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‘American Pastoral’ Critical Roundup: Reviewers Are Not Impressed By Ewan McGregor’s Directorial Debut

The film opens in limited release on October 21st followed by a wide release on October 28th.

Ewan McGregor in American Pastoral

“American Pastoral”


Ewan McGregor’s directorial debut “American Pastoral,” an adaptation of Philip Roth’s Pulitzer Prize-wining 1997 novel, premiered at the Toronto International Film Festival yesterday to mostly negative reviews. The film follows Seymour “Swede” Levov (played by McGregor), a former high school athlete and successful businessman whose family falls apart amidst the turmoil of the 1960s. Critics have described the film as yet another ill-advised Roth adaptation and more proof that the writer’s work doesn’t translate well to the screen, save for James Schamus’ “Indignation” released earlier this year.

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IndieWire’s own David Ehrlich describes “American Pastoral” as a “disaster,” calling McGregor’s direction “competent but uncreative,” and his fidelity to Roth’s text “asphyxiating:”

“As it stumbles towards its hero’s decline… ‘American Pastoral’ increasingly feels like skimming the CliffsNotes of a book you’ve never read,” Ehrlich continues. “By the time it ends in a sludge of bad old-age makeup and empty epiphanies, this movie has misunderstood its characters as fatally as they have misunderstood each other.”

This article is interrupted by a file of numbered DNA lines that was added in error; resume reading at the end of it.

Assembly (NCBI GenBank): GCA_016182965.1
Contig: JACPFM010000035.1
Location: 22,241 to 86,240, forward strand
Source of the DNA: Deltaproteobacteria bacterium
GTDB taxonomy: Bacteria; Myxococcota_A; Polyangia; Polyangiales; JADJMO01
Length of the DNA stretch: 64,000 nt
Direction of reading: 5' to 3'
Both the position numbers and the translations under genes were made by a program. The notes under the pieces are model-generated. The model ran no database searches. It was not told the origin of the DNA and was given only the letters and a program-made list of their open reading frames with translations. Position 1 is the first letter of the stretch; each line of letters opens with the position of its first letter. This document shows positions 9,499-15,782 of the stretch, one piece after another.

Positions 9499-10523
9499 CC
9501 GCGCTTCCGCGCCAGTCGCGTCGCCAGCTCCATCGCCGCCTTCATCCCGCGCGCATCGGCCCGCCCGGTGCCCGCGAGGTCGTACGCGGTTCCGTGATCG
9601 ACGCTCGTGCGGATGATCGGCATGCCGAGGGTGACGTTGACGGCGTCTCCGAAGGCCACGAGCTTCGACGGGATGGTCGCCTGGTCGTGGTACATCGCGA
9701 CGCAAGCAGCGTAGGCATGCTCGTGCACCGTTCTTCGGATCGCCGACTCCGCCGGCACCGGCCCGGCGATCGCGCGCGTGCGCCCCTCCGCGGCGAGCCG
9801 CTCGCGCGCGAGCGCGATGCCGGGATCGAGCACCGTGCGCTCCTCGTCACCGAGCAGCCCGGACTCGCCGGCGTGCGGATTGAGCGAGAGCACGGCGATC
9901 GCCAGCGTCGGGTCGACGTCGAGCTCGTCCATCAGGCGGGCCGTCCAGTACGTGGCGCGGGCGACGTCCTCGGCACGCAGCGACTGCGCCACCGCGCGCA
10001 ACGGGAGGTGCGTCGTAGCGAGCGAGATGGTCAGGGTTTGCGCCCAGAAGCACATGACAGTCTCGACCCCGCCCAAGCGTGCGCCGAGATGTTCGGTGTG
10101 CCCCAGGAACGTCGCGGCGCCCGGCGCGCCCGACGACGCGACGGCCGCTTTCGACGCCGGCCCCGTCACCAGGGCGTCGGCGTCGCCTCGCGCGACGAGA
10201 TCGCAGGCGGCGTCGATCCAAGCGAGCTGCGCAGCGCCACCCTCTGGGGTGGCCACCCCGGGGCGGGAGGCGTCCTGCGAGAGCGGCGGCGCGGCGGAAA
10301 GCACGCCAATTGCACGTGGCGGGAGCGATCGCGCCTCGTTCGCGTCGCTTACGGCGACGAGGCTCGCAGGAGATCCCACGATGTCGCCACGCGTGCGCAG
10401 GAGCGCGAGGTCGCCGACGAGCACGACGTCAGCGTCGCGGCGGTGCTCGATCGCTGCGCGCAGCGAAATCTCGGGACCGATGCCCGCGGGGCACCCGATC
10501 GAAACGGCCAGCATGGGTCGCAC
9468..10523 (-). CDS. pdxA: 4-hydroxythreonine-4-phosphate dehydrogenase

Variety’s Andrew Barker says the film is “as flat and strangled as Philip Roth’s novel is furious and expansive,” and while McGregor has “obvious admiration” for the source material, “the beating heart of the book [slips] further and further from his grasp with every scene.” He also says that McGregor was miscast as the protagonist Swede.

“In the novel, Swede is a figure of immense tragic irony — a Greatest Generation Newark Jew who successfully passes as an upper-class North Atlantic WASP, only for the transition to destroy him in ways he never could have predicted, when the ‘indigenous American berserk’ of the late 1960s turns all of his accomplishments into indictments, his humanist liberalism into weakness. Yet McGregor’s Swede feels neither fish nor fowl, a bland everyman who’s neither recognizably Semitic nor recognizably all-American, and this fundamental miscasting sets the tone for the rest of the film.”

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The Guardian’s Jordan Hoffman argues that “American Pastoral” is a “dud, but there are a few grace notes that save it from being an unmitigated disaster.” He says the film excels when it illustrates how “well-meaning liberals react in the face of potential revolution” and that McGregor was wise to let the many signifiers stay in the background, the problem being that the foreground is “so dull.”

Not everyone found the film to be disastrous. The Hollywood Reporter’s Todd McCarthy describes it as a “mixed bag” and that the film serves up “any number of engagingly dramatic scenes, but anything resembling the complexity and depth of the novel are certainly missing.”

Finally, The Wrap’s Steve Pond claims McGregor takes “an admirable crack” at the source material: “The film looks great, the performances are fine and it has plenty of moments that sing.”

“American Pastoral” opens in limited release on October 21st followed by a wide release on October 28th.

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